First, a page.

It has taken Sacha Baron Cohen 14 years to produce a “Borat” sequel. Having seen it, I’m guessing he spent a bunch of that time figuring out how to make a follow-up as bracing as the original.

“Borat Subsequent Moviefilm” is, in some ways, similar to the original mockumentary: Cohen plays the clueless Kazakhstani reporter who meanders around the U.S., interacting with Americans to reveal their inconsistencies and prejudices. But, unlike the first movie, this one is a satisfying narrative, not a collection of skits. “Subsequent Moviefilm” has a beginning, middle and a brilliant ending that involves one of America’s most beloved people in a way that I wouldn’t dream of spoiling.

Borat’s disguises are familiar, including more time in the dreaded mankini, but he still has the power to challenge our preconceptions. “Subsequent Moviefilm” reaches a kind of outrageous peak in a pair of sequences that force us to keep about five competing ideas in our heads at once. Borat, who’s a Holocaust denier, wanders into a synagogue, planning to wait for some crazed bigot to shoot it up. While we’re grappling with the horrifying truth of that joke, he encounters elderly Judith Dim Evans, who calmly informs him she’s a Holocaust survivor. Then, she envelops him in a big hug (the movie is dedicated to Evans, who died recently and whose family has taken issue with her appearance).

So we find out “Subsequent Moviefilm” can bring a tear to our eyes, even though Borat spends the entire movie trying to gift his adolescent daughter Tutar (billed as Irina Nowak, the actor actually seems to be Maria Bakalova) to Vice President Mike Pence. After the synagogue, Borat encounters a stranger outside a bar and, in the midst of the COVID-19 pandemic, asks for a place to stay. Which the kindhearted man gives him. Right before we find out he’s a QAnon adherent. And maybe gay?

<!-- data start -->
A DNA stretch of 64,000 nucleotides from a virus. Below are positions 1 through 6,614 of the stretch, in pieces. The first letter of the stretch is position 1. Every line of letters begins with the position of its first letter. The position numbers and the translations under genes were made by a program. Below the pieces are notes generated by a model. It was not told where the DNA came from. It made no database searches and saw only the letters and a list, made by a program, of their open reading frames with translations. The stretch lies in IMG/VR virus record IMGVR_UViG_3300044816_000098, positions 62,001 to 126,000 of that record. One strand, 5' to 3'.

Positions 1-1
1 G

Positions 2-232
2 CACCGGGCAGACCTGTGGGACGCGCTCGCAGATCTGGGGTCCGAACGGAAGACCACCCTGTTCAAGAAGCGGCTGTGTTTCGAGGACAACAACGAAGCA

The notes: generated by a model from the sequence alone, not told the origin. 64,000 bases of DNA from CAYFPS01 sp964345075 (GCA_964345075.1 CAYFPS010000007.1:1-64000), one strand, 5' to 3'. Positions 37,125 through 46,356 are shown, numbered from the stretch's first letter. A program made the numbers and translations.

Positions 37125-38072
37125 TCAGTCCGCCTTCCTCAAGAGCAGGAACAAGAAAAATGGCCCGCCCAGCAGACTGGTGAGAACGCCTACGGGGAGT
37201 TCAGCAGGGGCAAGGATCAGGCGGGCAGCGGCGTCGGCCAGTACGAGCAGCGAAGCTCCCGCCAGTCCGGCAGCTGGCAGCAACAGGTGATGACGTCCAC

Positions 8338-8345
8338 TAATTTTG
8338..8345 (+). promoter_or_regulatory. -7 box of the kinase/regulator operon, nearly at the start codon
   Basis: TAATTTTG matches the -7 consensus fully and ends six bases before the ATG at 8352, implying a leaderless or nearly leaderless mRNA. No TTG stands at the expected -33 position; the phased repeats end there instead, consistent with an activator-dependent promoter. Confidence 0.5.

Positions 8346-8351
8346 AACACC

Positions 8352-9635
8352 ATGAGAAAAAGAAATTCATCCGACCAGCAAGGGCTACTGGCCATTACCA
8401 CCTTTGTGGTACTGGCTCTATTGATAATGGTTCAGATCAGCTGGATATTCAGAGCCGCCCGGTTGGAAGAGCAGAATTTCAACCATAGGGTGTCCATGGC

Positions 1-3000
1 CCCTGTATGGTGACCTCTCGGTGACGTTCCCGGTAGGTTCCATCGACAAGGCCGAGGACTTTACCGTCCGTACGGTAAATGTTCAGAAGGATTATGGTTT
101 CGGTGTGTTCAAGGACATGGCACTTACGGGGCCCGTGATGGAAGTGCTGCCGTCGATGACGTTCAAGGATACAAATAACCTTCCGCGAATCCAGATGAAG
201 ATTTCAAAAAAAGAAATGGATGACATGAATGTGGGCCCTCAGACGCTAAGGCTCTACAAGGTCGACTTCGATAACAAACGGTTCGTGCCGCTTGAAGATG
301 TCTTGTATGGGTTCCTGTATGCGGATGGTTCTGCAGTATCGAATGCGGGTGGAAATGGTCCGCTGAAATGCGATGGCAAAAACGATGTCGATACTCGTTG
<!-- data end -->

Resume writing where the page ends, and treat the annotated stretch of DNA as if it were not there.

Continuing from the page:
The movie is constantly flipping us back and forth. “Subsequent Moviefilm” hints that if we examine our own beliefs alongside those of our “opponents,” we’ll find common ground. And it challenges us to recognize that, wherever we stand on the political spectrum (Cohen, who disrupts a Pence speech and stages an interview with a leering Rudy Giuliani, is clearly no fan of the current administration), the views of others are just as complicated as our own. Or as complicated as an unsettling sequence at a debutante ball where Tutar and Borat perform a synchronized number that quickly turns disgusting. Yes, the dads and daughters at the anachronistic ball seem stuffy and weird, but do they deserve to have their big dumb event ruined in the way the film does?

And who, exactly, is privy to the staging of these stunts? When Tutar explains that she’s looking for a sugar daddy and an “influencer” named “Macey Chanel” advises, “You want someone who has had a heart attack,” is it really possible that Chanel isn’t in on the joke? There’s so much going on in “Subsequent Moviefilm,” a good deal of it offensive, that it’s impossible to stop trying to figure out what you make of it. Some people won’t enjoy the cognitive dissonance but I found it exhilarating.

Cohen and director Jason Woliner give our brains some safe spaces to land. Pretty much everyone can agree on the merits of a plastic surgeon who evaluates young Tutar’s nose and breasts before coming on to her, and on a sweet day-care manager named Jeanise Jones who listens to Borat’s account of his wild travels and replies with plain-spoken wisdom, “It should make your heart hurt.”

The humor in “Subsequent Moviefilm” may not land quite as hard as in “Borat” and a couple sequences fall flat. But, as it becomes clear that Borat and Tutar are both on a bizarro consciousness-raising journey in a country that is searching for its own conscience, the sequel achieves something “Borat” didn’t: It makes your heart hurt.